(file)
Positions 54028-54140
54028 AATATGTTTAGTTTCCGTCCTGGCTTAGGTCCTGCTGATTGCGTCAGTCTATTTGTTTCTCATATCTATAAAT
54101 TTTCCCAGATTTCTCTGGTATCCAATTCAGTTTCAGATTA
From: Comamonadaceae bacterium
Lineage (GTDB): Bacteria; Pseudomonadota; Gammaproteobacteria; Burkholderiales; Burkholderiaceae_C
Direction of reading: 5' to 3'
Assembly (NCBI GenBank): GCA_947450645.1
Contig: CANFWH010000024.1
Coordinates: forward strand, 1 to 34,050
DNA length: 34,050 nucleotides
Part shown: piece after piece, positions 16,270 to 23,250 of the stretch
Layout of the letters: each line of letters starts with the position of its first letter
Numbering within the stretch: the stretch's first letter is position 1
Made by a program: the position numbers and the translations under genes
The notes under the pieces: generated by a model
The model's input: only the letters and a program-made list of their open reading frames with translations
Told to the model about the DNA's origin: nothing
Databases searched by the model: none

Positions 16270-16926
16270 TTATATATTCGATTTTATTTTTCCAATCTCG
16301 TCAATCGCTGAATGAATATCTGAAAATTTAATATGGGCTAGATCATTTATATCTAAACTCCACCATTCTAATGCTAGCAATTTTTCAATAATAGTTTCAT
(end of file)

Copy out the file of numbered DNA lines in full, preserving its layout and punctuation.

Positions 54028-54140
54028 AATATGTTTAGTTTCCGTCCTGGCTTAGGTCCTGCTGATTGCGTCAGTCTATTTGTTTCTCATATCTATAAAT
54101 TTTCCCAGATTTCTCTGGTATCCAATTCAGTTTCAGATTA
From: Comamonadaceae bacterium
Lineage (GTDB): Bacteria; Pseudomonadota; Gammaproteobacteria; Burkholderiales; Burkholderiaceae_C
Direction of reading: 5' to 3'
Assembly (NCBI GenBank): GCA_947450645.1
Contig: CANFWH010000024.1
Coordinates: forward strand, 1 to 34,050
DNA length: 34,050 nucleotides
Part shown: piece after piece, positions 16,270 to 23,250 of the stretch
Layout of the letters: each line of letters starts with the position of its first letter
Numbering within the stretch: the stretch's first letter is position 1
Made by a program: the position numbers and the translations under genes
The notes under the pieces: generated by a model
The model's input: only the letters and a program-made list of their open reading frames with translations
Told to the model about the DNA's origin: nothing
Databases searched by the model: none

Positions 16270-16926
16270 TTATATATTCGATTTTATTTTTCCAATCTCG
16301 TCAATCGCTGAATGAATATCTGAAAATTTAATATGGGCTAGATCATTTATATCTAAACTCCACCATTCTAATGCTAGCAATTTTTCAATAATAGTTTCAT